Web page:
How to Grow Honeydew Melon


Honeydew melons are prized for their light green, sweet fruit with a flavor that is slightly reminiscent of honey. Honeydews have white, waxy skin with a light green tint. Like other members of the muskmelon family, honeydew requires warm temperatures to grow. Needing a longer season, those with short gardening seasons must start their honeydew inside while frost is still on the ground outdoors. Plant more than one honeydew vine to encourage healthy pollination and fruit set.

Step 1

Start seeds indoors 4 weeks before the last frost date in your area. Sow seeds in individual plantable peat pots 1 inch into the soil. Keep moist and warm until germination then move to a warm, sunny window.

Step 2

Choose a well-drained outdoor bed that is in full sun. Work in 2 to 3 inches of compost to raise the soil level for drainage and to add nutrients.

Step 3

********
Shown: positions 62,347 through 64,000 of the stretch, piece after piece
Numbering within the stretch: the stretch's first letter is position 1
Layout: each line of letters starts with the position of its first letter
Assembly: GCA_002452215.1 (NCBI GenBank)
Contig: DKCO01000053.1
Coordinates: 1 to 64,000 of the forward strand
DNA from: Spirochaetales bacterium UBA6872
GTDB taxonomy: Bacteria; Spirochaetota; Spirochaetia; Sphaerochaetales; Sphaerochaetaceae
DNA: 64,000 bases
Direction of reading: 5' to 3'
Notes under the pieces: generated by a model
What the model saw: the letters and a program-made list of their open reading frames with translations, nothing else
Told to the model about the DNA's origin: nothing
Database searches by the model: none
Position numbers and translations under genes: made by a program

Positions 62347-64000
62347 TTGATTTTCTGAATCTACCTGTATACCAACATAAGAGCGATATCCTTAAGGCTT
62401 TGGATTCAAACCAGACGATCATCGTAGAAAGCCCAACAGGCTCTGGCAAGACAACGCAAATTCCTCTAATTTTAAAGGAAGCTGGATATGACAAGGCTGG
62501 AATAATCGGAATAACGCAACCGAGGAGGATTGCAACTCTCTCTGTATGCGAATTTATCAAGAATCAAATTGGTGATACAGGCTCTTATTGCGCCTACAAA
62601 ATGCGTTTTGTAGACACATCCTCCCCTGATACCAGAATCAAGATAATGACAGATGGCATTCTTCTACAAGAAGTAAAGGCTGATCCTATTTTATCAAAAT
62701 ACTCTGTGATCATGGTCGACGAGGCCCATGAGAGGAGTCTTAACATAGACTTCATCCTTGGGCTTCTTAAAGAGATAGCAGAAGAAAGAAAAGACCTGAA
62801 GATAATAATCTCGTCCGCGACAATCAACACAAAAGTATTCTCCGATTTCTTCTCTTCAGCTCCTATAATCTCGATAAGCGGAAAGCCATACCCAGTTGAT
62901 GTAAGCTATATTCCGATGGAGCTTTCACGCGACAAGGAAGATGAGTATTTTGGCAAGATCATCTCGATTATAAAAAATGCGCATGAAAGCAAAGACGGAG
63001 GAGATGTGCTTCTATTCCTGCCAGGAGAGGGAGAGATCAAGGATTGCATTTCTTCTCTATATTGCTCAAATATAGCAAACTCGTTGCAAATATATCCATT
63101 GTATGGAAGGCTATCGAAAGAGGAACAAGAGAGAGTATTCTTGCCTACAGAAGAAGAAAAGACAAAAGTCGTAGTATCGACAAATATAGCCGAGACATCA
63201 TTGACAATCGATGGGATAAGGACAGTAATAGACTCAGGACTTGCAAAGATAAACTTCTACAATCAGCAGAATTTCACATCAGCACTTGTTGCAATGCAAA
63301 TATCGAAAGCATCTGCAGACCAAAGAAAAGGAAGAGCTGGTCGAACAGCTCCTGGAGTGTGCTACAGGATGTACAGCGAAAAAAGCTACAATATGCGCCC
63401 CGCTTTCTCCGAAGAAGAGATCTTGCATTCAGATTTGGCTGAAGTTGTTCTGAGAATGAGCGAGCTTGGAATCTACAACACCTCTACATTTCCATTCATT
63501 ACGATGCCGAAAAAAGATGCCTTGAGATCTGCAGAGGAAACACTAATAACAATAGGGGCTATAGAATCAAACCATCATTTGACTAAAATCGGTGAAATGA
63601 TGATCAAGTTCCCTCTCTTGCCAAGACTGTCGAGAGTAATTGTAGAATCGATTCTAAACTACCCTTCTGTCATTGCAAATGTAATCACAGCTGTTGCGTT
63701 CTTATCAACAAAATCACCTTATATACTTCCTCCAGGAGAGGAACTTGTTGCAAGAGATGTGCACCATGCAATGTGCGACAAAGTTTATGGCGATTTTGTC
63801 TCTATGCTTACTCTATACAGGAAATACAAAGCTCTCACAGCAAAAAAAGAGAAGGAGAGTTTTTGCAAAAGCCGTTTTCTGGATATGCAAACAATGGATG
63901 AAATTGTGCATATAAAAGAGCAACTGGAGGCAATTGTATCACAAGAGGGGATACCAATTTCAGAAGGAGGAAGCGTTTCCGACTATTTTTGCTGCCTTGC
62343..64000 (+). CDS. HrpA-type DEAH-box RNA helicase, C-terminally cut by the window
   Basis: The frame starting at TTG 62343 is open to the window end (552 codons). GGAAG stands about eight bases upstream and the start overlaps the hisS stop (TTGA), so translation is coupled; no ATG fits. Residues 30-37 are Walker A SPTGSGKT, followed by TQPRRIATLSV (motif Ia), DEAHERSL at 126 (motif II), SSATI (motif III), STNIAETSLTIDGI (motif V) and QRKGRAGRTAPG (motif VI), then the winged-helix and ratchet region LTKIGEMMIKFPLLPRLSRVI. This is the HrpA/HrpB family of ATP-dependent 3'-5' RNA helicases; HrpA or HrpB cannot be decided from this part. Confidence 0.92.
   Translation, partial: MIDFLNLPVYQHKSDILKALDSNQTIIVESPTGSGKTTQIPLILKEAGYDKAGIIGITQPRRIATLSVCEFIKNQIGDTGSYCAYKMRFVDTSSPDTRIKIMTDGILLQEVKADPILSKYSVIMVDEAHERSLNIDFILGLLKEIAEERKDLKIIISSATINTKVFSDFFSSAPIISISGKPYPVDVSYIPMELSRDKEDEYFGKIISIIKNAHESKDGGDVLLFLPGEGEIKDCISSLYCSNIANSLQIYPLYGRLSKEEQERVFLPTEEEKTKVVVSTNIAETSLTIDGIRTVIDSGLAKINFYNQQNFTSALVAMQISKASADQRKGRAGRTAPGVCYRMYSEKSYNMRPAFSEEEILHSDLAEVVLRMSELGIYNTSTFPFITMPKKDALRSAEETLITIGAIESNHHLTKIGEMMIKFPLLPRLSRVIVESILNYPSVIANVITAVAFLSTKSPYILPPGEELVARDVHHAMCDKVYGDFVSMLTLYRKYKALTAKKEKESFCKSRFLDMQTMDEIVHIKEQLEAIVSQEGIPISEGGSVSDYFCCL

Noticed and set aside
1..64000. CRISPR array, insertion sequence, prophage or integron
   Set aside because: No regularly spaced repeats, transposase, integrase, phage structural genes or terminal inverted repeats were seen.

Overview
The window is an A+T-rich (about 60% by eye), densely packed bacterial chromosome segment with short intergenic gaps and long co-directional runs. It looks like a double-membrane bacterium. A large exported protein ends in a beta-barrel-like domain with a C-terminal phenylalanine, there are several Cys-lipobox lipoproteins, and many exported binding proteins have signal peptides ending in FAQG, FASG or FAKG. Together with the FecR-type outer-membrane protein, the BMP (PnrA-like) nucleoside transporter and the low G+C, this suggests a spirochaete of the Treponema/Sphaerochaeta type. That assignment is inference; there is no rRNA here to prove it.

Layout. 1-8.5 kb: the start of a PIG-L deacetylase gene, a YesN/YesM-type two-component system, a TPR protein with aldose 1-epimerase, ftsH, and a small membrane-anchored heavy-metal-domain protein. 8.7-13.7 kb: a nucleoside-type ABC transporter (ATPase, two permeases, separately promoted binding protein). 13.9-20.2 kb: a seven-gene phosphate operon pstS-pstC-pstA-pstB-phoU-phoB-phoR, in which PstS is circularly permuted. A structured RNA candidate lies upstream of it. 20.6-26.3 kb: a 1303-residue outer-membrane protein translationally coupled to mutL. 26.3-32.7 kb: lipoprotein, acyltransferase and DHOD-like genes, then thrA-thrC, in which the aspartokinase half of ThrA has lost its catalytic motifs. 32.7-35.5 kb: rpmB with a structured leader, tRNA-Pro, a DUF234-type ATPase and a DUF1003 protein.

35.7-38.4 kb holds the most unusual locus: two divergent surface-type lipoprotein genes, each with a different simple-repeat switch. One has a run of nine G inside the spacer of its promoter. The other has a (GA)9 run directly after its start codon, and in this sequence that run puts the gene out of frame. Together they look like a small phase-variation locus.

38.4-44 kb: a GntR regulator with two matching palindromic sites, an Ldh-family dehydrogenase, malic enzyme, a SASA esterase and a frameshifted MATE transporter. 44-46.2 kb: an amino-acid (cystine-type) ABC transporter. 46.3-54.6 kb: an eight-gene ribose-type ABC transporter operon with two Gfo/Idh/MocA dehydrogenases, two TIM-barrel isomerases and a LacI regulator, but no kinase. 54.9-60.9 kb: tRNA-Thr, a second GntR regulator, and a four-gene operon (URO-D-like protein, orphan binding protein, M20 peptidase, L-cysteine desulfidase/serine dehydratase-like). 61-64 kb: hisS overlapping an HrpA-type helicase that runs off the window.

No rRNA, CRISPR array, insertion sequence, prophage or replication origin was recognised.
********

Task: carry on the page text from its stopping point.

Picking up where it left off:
Transplant outdoors 1 week before the last frost date in your area and when each seedling as two to three sets of leaves. Plant the pots directly in the garden, spacing each plant 18 to 24 inches apart.

Step 4

Keep the soil moist at all times but not soaking wet. Water once a week, supplying 2 inches of water at a time if there is not natural rainfall.

Step 5

Lay a 2-inch layer of organic mulch on the soil once temperatures reach 75 degrees Fahrenheit outside. Using mulch prevents weeds, preserves soil temperature, and preserves moisture.

Step 6

Harvest honeydew when the small vines around the stem begin to brown and and the rind begins to become rough and dull. Cut it from the vine with a sharp knife.

Tips and Warnings

  • Honeydew is prone to bacterial diseases and squash pests. Plant disease and pest resistant varieties to prevent this.

Things You'll Need

  • Peat pots
  • Soil
  • Compost
  • Mulch
  • Knife


  • University of Minnesota Extension
  • Purdue Extension
Keywords: growing honeydew, planting muskmelons, melon gardening

About this Author

Jenny Harrington has been a freelance writer since 2006. Her published articles have appeared in various print and online publications. Previously, she owned her own business, selling handmade items online, wholesale and at crafts fairs. Harrington's specialties include small business information, crafting, decorating and gardening.